When you are working with an HTTP service, it can be very useful to see the HTTP request and request messages. You can do this by using the F12 developer tools in Internet Explorer 9. From Internet Explorer 9, press F12 to open the tools. Click the Network tab and press Start Capturing. Now go back to the web page and press F5 to reload the web page. Internet Explorer will capture the HTTP traffic between the browser and the web server. The summary view shows all the network traffic for a page:

Locate the entry for the relative URI 'api/products/'. Select this entry and click Go to detailed view. In the detail view, there are tabs to view the request and response headers and bodies. For example, if you click the Request headers tab, you can see that the client requested 'application/json' in the Accept header.

If you click the Response body tab, you can see how the product list was serialized to JSON. Other browsers have similar functionality. Another useful tool is Fiddler, a web debugging proxy. You can use Fiddler to view your HTTP traffic, and also to compose HTTP requests, which gives you full control over the HTTP headers in the request.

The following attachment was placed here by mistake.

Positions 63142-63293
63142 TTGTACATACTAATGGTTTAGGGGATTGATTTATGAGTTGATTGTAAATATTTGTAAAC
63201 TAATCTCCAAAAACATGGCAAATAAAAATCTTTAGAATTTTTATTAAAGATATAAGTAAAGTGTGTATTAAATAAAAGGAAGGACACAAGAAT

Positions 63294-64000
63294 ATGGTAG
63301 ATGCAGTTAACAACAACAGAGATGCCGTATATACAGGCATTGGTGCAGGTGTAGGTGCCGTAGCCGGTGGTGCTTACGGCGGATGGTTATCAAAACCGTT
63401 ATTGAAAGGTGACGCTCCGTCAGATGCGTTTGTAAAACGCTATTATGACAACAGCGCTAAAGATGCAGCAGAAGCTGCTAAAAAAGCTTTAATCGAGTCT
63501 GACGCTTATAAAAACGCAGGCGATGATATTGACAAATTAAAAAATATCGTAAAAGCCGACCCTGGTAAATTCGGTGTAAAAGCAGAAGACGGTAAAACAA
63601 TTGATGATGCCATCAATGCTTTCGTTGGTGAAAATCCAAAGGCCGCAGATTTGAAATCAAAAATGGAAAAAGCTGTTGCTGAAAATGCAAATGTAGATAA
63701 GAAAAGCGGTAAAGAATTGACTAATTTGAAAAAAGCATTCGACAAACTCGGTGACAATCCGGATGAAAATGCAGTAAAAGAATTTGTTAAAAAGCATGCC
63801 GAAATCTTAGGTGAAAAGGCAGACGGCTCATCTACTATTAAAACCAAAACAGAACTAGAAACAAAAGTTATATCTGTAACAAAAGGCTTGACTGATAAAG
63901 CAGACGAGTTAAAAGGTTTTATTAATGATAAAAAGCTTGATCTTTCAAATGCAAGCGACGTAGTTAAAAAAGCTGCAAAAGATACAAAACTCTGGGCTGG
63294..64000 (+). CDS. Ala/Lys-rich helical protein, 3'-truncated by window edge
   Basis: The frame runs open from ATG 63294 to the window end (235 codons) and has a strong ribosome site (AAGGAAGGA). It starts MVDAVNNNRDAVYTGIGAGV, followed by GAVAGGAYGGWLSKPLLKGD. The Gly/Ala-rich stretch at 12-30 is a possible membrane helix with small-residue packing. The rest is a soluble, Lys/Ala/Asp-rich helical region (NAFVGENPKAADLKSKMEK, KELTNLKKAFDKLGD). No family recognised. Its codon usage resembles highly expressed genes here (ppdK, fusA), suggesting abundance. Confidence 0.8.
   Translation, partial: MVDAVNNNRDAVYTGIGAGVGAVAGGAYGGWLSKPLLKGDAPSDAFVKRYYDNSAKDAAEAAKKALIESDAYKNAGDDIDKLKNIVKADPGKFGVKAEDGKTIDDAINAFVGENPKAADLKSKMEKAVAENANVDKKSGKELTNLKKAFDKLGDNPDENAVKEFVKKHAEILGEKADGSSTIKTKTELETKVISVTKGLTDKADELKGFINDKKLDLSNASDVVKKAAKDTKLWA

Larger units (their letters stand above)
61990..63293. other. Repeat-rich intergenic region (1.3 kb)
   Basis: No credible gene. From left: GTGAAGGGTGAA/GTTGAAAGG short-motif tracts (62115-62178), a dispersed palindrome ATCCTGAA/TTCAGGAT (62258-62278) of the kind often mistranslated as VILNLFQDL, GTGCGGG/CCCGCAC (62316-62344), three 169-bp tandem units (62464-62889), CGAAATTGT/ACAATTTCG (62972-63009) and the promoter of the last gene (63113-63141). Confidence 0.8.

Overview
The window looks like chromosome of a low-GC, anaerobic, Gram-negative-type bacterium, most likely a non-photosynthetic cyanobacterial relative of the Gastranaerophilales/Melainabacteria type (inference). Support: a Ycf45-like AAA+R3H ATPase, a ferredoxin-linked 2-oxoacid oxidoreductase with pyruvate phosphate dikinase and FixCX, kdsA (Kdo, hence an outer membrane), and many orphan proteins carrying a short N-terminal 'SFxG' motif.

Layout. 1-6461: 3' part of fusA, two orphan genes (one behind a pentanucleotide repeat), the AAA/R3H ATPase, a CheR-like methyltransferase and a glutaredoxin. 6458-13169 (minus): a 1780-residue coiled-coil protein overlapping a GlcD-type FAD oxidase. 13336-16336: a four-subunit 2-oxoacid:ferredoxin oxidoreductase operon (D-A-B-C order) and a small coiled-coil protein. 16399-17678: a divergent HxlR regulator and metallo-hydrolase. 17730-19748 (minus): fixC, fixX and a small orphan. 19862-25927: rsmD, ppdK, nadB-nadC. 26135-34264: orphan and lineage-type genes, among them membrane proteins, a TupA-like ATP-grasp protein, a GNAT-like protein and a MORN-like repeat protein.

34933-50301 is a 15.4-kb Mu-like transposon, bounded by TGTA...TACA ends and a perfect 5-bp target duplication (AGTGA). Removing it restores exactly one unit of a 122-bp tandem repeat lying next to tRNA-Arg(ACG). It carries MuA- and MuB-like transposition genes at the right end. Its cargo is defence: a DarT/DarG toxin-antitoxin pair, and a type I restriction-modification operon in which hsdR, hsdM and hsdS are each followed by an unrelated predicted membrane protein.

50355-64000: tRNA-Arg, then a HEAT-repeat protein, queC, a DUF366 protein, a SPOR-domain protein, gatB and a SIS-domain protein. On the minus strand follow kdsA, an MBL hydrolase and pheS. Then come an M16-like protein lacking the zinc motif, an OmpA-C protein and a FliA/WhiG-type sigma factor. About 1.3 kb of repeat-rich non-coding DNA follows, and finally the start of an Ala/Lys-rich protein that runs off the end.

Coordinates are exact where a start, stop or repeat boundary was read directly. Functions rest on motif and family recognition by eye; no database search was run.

See this App Running on Azure

Would you like to see the finished site running as a live web app? You can deploy a complete version of the app to your Azure account by simply clicking the following button.

You need an Azure account to deploy this solution to Azure. If you do not already have an account, you have the following options:

  • Open an Azure account for free - You get credits you can use to try out paid Azure services, and even after they're used up you can keep the account and use free Azure services.
  • Activate MSDN subscriber benefits - Your MSDN subscription gives you credits every month that you can use for paid Azure services.

Next Steps

  • For a more complete example of an HTTP service that supports POST, PUT, and DELETE actions and writes to a database, see Using Web API 2 with Entity Framework 6.
  • For more about creating fluid and responsive web applications on top of an HTTP service, see ASP.NET Single Page Application.
  • For information about how to deploy a Visual Studio web project to Azure App Service, see Create an ASP.NET web app in Azure App Service.